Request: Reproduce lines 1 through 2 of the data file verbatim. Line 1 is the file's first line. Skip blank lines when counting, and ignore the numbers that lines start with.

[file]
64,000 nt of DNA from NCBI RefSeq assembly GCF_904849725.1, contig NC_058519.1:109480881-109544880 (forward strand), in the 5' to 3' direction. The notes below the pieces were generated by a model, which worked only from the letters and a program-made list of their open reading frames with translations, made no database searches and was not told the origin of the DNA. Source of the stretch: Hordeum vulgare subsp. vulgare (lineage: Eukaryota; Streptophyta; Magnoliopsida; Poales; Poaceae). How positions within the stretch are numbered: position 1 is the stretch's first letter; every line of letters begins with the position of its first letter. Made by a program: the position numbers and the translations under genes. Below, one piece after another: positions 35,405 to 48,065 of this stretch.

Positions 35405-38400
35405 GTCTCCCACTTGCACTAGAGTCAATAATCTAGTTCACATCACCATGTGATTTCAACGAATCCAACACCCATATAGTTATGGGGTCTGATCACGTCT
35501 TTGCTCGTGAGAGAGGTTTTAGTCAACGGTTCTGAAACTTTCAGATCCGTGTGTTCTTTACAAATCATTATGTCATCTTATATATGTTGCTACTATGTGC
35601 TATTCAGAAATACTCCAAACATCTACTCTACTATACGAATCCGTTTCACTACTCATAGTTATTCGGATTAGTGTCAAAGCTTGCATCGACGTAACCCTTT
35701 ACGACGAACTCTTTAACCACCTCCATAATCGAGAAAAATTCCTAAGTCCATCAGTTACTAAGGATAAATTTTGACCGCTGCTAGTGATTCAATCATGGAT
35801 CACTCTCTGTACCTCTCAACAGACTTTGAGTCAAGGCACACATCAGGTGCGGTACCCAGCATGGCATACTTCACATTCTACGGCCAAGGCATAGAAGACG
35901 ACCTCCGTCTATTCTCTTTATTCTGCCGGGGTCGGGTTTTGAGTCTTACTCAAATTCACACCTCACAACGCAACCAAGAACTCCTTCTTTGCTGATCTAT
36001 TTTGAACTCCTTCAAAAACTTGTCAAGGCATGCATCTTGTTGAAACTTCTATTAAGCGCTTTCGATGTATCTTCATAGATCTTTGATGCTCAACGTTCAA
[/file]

64,000 nt of DNA from NCBI RefSeq assembly GCF_904849725.1, contig NC_058519.1:109480881-109544880 (forward strand), in the 5' to 3' direction. The notes below the pieces were generated by a model, which worked only from the letters and a program-made list of their open reading frames with translations, made no database searches and was not told the origin of the DNA. Source of the stretch: Hordeum vulgare subsp. vulgare (lineage: Eukaryota; Streptophyta; Magnoliopsida; Poales; Poaceae). How positions within the stretch are numbered: position 1 is the stretch's first letter; every line of letters begins with the position of its first letter. Made by a program: the position numbers and the translations under genes. Below, one piece after another: positions 35,405 to 48,065 of this stretch.

Positions 35405-38400